And so it has become. Our tools are rusty and dull and sit abandoned. We are too content to buy the furniture (i.e. samples) we need, ready to go- putting our trust in the quality of the "furniture maker" instead of doing the work (and paying the price) needed to learn about the wood and how to work it. We can only write music using these samples we have, and that is all we are left with. We can't carve the delicate beautiful figures of a fine custom piece of furniture just the way it is needed, but we can buy furniture that looks pretty darn close. That is what it sounds like when I hear a sample company offer their stuff- we can sell you a bureau that looks like this, and a chair that looks like this, but we can't tell you how to build your own chair.

In addition, people who otherwise wouldn't be composing music can join in, just as anyone with hands and legs (or a cart) can help carry furniture between towns. It has become an open market, where the playing field is being constantly equalized between those with training and those completely without. I have heard of brand new people looking to compose who buy a DAW or some samples straight off the bat- an extreme risk in speculative investment. There are companies that offer "simple ways to write music" that "require no booooring theory knowledge" such as loop-based systems in which you drag in a looped sound of an ostinato or a riff and just keep doing that to build a piece.

So what's wrong with that? A level playing field? A way for the common man to write music, just like his/her hero, that big-name club producer? Sign me up, right?

Well, not so fast. We need to take one tiny little thing into account- emotion. The sole purpose of our existence and duty as composers is to create music that says something- about ourselves, about our times, about our loves and passions, our ancestors and heritage. We write music that moves people in ways that science can't even fully explain yet.

Although the playing field may be level, that doesn't mean everyone automatically knows how to play. It's like trying to have a game of basketball with some people who are professionals, some who have played competitively a few times, some people who used to just shoot hoops for fun, and some people who have never touched a basketball in their life. The last two groups are the expanding part of the demographic, but everyone wishes they were the first group instantly- and they figure if they buy some good balls and just keep throwing basketballs eventually they'll make it in. Unfortunately, it rarely happens that way. While practice is good, and some people have a natural knack for composing (or playing basketball) and might just get there just from doing that, there is no way to learn the techniques and strategies without working with others or reading up on all that.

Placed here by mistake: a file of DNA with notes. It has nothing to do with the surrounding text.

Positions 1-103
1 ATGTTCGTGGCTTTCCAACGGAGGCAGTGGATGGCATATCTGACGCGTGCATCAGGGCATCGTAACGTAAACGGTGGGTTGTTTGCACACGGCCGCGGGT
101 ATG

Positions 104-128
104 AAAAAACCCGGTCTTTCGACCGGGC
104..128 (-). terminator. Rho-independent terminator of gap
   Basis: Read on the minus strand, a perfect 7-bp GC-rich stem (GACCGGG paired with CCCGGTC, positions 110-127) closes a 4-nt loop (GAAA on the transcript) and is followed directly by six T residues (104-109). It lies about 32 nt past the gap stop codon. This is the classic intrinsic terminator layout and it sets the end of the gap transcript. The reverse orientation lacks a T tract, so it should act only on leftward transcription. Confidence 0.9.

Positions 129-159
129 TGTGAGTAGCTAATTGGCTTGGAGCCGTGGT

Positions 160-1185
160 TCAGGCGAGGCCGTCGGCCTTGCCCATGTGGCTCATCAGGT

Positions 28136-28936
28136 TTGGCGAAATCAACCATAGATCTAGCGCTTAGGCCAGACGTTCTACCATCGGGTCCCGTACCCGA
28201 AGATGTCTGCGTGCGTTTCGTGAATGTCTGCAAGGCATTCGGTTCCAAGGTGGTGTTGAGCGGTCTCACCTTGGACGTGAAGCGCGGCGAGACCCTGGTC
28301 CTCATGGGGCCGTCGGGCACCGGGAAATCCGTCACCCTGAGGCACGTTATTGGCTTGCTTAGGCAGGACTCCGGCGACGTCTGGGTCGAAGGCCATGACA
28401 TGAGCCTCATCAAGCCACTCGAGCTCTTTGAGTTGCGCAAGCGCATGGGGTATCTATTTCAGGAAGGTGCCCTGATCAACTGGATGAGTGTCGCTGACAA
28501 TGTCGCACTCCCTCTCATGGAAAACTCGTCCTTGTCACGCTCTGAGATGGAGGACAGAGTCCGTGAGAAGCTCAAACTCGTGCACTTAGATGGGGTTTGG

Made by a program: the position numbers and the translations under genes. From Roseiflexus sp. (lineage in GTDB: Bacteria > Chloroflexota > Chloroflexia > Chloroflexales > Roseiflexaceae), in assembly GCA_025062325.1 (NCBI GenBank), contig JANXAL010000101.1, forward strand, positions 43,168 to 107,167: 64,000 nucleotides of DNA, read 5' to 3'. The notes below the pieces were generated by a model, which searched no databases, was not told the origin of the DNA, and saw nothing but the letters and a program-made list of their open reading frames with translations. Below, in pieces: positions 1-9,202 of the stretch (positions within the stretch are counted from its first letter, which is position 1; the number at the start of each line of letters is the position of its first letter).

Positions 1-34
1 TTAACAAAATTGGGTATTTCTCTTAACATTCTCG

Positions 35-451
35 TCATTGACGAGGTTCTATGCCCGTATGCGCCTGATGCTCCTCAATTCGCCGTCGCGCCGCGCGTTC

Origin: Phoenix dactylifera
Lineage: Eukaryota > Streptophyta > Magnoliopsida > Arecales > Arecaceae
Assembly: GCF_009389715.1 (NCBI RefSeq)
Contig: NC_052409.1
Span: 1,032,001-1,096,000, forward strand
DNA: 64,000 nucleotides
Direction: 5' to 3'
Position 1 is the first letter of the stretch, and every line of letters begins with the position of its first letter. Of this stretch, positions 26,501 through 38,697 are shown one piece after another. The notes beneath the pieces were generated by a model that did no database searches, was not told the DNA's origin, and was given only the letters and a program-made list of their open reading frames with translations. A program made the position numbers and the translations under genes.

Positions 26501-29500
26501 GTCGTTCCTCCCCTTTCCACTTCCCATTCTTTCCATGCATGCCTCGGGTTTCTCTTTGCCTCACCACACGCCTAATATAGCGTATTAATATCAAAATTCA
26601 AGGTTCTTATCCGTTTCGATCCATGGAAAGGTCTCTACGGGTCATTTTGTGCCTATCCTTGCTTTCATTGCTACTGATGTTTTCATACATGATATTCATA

So why does it matter if we know how music works then? What if I just want to make sick beatz?

Understanding how music works- just like knowing which tool to use to make a clean beveled edge on a piece of furniture or how to throw a basketball correctly- allows us to create music that not only sounds better, but music that can be exchanged with others through notation, and lets us speak a common language in musical terms: we are all better "team players" so to speak. Understanding general theory, orchestration, harmony, how melody works, counterpoint, and even complex things such as overtones, temperaments, and the history of instruments allow us to write music that flows better, sounds nicer, and lets us get to the very heart of that one tiny thing, emotion, much much much easier. When we do get the chance to go onto the field of glory and make it big-time, we can be confident in what we are doing and we will be able to produce something that is able to be read by the orchestra.

The orchestra and its members are some of the oldest and most sophisticated tools ever conceived by the human race. Look at the orchestral harp, with 47 strings, weighing in at almost 100 pounds, with hundreds of moving parts that allow the marvel of changing the pedals to take place. When a harpist moves one of the pedals at the base of the instrument, it moves little discs that sharpen or flatten the strings for that particular step in the scale. This machinery must be flawless, smooth, and the strings must be tuned properly- every single one.

When you go to write your harp part, however you do it... notation... playing it into your sequencer... even clicking each note in... do you think about the harpist? Do you imagine him/her in your head, plucking those strings you just indicated are to be plucked? Do you imagine the pedals moving? Do you ensure there is time for him/her to move the pedals? These are realistic concerns every single composer from 180(4?) when the pedal harp was first conceived has had to take into account.

The harp is only an example. When writing for an orchestra, you must do this for EVERY SINGLE INSTRUMENT. I don't care if it is a violin or a trombone or a tambourine. You need to know if they can play that trill or if the technique you are asking for is possible in that range.

Instead of taking a shot in the dark, you will know that having a droning cello solo in a minor key with a series of semi-dissonant minor chords being played along with it will create the sad mood you need for that game track in which the hero's mother dies. You will know that if you syncopate that rhythm on the trumpet like that, it will create a lighter more bouncy mood that will help lighten up the victory music. You will know that you need to give the harpist at least two measures to adjust the required pedals to get that pentatonic glissando you are dying for at that tempo.